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Great Gatsby By Fitzgerald Essay Research Paper

Great Gatsby By Fitzgerald Essay, Research Paper In The Great Gatsby, the author F. Scott Fitzgerald shows the destruction of morals in society. The characters in this novel, all lose their morals in

Great Gatsby By Fitzgerald Essay, Research Paper

In The Great Gatsby, the author F. Scott Fitzgerald shows the destruction of

morals in society. The characters in this novel, all lose their morals in

attempt to find their desired place in the social world. They trade their

beliefs for the hope of being acceptance. Myrtle believes she can scorn her true

social class in an attempt to be accepted into Ton’s, Jay Gatsby who bases his

whole life on buying love with wealth, and Daisy, who instead of marrying the

man she truly loves, marries someone with wealth. The romance of money lures the

characters in The Great Gatsby into surrendering their values, but in the end,

"the streets paved with gold led to a dead end" (Vogue, December

1999). The first example of a character whose morals are destroyed is Myrtle.

Myrtle’s attempt to enter into the group to which the Buchanans belong is doomed

to fail. She enters the affair with Tom, hoping to adopt his way of life and be

accepted into his class to escape from her own. Her class is that of the middle

class. Her husband, Wilson, owns a gas station, making an honest living and

trying his best to succeed in a world where everything revolves around material

possessions. With her involvement in Tom’s class, she only becomes vulgar and

corrupt like the rich. She loses all sense of morality by hurting others in her

futile attempt to join the ranks of Tom’s social class. In doing so, she is

leaving behind her husband who loves her. Myrtle believes he is no longer good

enough for her. "’I married him because I thought he was a gentleman.’ She

said finally. ‘I thought he knew something about breeding but he wasn’t fit

enough to lick my shoe.’" (Fitzgerald, 39). With the hope of being accepted

into an upper social class, Myrtle’s morals and prior beliefs are gone, being

replaced by the false impression that by betraying her loving husband, this new

social world will embrace her. A second character that falls victim to the

destruction of their morals, is Jay Gatsby. Gatsby is the supposed hero of this

novel "who believes that the riches he traded for honor can buy love and

happiness and bring back the past"(Vogue, December 1999). He too abandons

his morals; illegally earning the money that he believes will win back the heart

of his lost love Daisy. When they had a love affair long ago, she wouldn’t marry

him because of his financial standing. The details of his business are sketchy,

when asked he usually ignores the question. Tom though, after some investigating

finds the true nature of his profession. "’I found out what your ‘drug

stores’ were.’ He turned to us and spoke rapidly. ‘He and this Wolfshiem bought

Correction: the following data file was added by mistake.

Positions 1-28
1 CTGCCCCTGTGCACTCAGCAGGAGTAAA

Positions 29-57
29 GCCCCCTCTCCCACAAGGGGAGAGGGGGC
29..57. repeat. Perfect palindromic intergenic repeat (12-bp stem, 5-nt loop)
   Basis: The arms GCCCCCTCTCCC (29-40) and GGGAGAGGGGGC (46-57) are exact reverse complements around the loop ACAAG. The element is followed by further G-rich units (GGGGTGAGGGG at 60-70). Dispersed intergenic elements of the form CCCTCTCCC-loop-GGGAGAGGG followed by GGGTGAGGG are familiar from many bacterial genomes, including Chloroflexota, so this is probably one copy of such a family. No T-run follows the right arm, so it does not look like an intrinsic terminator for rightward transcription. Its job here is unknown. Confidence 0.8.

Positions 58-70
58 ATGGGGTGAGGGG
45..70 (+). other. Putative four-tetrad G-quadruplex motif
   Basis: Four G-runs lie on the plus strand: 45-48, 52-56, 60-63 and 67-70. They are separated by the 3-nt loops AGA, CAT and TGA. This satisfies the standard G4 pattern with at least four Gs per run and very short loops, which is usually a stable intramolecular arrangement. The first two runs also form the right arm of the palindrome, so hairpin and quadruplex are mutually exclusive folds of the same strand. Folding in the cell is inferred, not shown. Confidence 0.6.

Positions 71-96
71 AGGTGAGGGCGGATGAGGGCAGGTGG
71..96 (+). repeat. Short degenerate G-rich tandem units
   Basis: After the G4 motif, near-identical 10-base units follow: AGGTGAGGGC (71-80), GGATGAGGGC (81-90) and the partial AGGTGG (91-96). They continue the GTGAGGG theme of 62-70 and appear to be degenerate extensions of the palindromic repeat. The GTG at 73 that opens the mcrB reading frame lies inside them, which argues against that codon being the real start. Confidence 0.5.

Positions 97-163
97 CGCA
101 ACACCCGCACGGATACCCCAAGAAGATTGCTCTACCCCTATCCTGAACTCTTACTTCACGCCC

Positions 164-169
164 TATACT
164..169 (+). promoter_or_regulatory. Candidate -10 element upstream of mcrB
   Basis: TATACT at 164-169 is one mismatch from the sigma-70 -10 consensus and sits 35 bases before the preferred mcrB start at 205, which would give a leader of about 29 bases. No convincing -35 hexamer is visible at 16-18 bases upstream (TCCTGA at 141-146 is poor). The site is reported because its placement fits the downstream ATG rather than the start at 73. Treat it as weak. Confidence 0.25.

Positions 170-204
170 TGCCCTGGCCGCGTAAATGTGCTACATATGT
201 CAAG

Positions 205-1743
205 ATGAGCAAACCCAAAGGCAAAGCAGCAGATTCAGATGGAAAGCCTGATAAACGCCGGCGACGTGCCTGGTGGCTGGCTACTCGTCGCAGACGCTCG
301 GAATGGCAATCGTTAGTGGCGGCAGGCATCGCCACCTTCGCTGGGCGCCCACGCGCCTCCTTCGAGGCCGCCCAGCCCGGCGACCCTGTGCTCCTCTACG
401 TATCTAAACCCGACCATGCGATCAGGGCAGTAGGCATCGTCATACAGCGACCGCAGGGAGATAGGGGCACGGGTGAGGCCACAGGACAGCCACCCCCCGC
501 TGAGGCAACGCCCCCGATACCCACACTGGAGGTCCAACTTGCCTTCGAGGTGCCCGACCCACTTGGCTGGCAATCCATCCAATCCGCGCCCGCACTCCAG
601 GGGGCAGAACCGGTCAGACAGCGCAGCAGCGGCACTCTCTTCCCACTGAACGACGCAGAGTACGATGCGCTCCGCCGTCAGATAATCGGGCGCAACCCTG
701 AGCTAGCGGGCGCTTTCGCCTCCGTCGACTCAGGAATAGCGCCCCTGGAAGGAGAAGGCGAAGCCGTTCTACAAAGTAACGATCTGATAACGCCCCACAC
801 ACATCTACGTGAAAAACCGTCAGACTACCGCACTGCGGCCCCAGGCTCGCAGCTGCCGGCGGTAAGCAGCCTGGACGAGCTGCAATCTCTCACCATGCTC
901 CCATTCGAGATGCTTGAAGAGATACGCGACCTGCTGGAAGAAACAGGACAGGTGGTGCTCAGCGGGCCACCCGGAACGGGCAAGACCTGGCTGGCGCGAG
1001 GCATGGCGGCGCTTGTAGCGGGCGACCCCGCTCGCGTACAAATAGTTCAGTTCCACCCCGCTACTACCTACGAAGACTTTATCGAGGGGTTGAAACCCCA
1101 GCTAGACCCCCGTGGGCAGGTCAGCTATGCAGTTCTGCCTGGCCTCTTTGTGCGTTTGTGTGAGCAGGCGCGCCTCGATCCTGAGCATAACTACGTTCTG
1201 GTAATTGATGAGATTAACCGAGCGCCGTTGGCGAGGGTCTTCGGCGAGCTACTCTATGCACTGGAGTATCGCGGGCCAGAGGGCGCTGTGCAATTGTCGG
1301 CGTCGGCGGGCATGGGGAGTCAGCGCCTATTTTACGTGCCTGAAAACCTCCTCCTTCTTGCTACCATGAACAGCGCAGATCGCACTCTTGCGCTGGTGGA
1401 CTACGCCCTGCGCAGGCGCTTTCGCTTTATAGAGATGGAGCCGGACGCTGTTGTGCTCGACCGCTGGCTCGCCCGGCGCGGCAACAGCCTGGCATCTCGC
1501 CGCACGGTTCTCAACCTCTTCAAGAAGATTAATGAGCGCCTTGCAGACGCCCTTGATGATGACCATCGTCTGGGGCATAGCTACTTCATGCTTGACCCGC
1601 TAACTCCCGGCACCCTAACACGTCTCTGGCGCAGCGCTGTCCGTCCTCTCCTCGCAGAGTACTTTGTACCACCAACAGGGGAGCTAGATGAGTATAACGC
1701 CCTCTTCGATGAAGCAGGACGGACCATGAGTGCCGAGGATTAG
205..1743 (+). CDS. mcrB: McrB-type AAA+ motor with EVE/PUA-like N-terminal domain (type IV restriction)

up a lot of side-street drug stores here and in Chicago and sold grain alcohol

over the counter. That’s one of his little stunts, I picked him for a bootlegger

the first time I saw him and I wasn’t far wrong.’" (Fitzgerald, 141).

Gatsby makes it his life’s mission to become rich, thinking this will be sure to

win Daisy over. Daisy is married though, and his life’s ambition of having Daisy

fails. Gatsby surrenders his morals by breaking the law to earn the riches he

thinks will buy her love but it is done for nothing, Daisy was not won over with

his new wealth. A final character that succumbs to the lure of wealth and

discards their morals is Daisy. Daisy is involved in a marriage with a man she

is unsure of her love for. Tom is unfaithful, and has been involved in several

affairs, yet Daisy remains married to him. Long ago when she was involved with

Gatsby, she had ended the relationship because he was not of her "social

standing" and was therefore unfit to marry her. Instead she married the

wealthy Tom Buchanan. "In June she married Tom Buchanan of Chicago with

more pomp and circumstance then Louisville ever knew before. He came down with a

hundred people in four private cars and hired a whole floor of the Seelbach

Hotel, and the day before the wedding he gave her a string of pearls valued at

three hundred and fifty thousand dollars." (Fitzgerald, 80) Right from the

beginning Daisy had already had second thoughts about the marriage, getting

completely drunk the night before and crying, but she went through with the

marriage regardless. By not following her heart and marrying her true love, she

abandoned her morals and married a man based on his wealth. In F. Scott

Fitzgerald’s novel The Great Gatsby, Fitzgerald shows how the morals of society

have been destroyed. The different characters each through their actions betray

their morals to achieve a different status in society. Myrtle, a middle class,

married woman, becomes immoral by having an affair in an attempt to join an

upper social class. Jay Gatsby, a wealthy young man who has earned his wealth

through breaking the law as an effort to win back a lost love. And Finally

Daisy, a woman who marries a man only because of his enormous wealth instead of

a poorer man she truly loves. In the end, giving up their morals is useless,

they each fail at achieving the status they desire.

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